June is National Elder Abuse Awareness Month

Elder financial abuse is a frightening epidemic in this country.  According to the U.S. Senate’s Aging Committee, senior citizens in our country lose approximately $3 billion due to financial elder abuse each year.  Additionally, 1 in 9 Americans over 60 has experienced abuse with only 1 in 23 cases being reported. Abuse can originate from complete strangers, or in some instances, older Americans are victimized by their loved ones and caretakers. Often times, when abuse happens, credit unions are on the frontlines for spotting it.

Throughout the month of June, which is designated as National Elder Abuse Awareness Month, the League will be sharing tips to help recognize the signs of elder financial abuse, as well as best practices for prevention. In his latest financial literacy blog, Jake Holmes, the League’s Financial Outreach Coordinator, outlines four steps to consider for preventing elder financial abuse:

  1. Keep in Contact:  Two of the biggest risk factors for financial elder abuse are isolation and cognitive impairment. Staying in touch with friends and family is a great way to prevent abuse. While you may be vulnerable alone, there is strength in numbers. Abusers tend to avoid targeting elders who have a strong social network. It’s also a good idea to have someone you trust keep an eye on your financial accounts. In the event of any cognition decline, your trusted contact can help you maintain healthy financial well-being.
  2. Get Educated:  Educate yourself on the current solicitations and scams. Between internet fraud, investment schemes, telemarketing scams, and more, there is a lot to learn about when it comes to prevention. Reach out to your local Area Agency on Aging for any questions, consider joining AARP for education content, and touch base with your local credit union. Staff at credit unions around the state have been trained to help prevent financial exploitation of the elderly.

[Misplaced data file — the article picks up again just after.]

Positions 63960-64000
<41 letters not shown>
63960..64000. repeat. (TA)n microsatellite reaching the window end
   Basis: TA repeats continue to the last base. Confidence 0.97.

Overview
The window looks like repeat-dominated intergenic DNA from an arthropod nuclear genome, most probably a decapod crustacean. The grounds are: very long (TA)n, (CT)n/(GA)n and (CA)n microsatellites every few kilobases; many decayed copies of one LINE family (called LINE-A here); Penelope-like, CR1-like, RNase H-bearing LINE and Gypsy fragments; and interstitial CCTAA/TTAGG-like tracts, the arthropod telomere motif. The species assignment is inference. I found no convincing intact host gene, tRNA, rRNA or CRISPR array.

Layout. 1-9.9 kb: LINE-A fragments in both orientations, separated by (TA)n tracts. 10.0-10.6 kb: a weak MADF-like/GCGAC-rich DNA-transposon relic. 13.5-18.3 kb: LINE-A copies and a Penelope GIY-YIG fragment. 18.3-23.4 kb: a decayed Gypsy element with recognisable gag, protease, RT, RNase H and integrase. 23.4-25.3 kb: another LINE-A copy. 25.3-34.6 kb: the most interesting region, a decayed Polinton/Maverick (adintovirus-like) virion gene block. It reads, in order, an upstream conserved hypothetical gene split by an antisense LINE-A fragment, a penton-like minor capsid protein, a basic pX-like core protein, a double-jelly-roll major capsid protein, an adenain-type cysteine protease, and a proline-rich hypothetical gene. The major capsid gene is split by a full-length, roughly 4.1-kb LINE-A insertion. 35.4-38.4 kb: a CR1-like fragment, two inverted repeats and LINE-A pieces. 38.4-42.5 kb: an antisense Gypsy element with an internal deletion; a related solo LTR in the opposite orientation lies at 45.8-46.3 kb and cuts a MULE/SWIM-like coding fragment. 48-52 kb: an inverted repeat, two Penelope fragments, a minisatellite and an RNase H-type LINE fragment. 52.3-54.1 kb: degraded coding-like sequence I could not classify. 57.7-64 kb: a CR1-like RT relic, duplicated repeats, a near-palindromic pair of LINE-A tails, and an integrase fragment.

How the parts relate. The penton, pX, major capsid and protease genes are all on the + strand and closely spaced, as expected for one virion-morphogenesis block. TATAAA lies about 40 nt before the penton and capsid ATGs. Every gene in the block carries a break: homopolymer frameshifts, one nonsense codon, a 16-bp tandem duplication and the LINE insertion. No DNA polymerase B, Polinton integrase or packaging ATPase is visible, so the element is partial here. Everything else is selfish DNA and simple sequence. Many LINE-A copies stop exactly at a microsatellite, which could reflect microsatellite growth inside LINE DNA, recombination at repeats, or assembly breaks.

3. Review Financial Documents Regularly:  Consistently reviewing your account statements and checking your credit report can help prevent financial elder abuse. If you see something suspicious or spot a clear error, you can make a dispute before it’s too late. If you’re reviewing a financial document and you don’t fully understand it, don’t sign it. Abusers often try to trick or coerce the elderly into signing documents for their benefit.
  4. Hire a Professional:  You can hire a lawyer to work with you on understanding documents, and establishing trusts and other financial arrangements that discourage financial abuse. Lawyers can also help if there is tension in the family due to bequests or beneficiaries, as they can recommend a mediator or counselor to work with the family – to both protect the elder’s interests and address the family’s questions or concerns.

Jake was featured on a recent segment on WGME News 13 where he spoke about this important issue.  For additional information on preventing elder financial abuse, visit the League’s website, and join us this month in spreading awareness about this problem.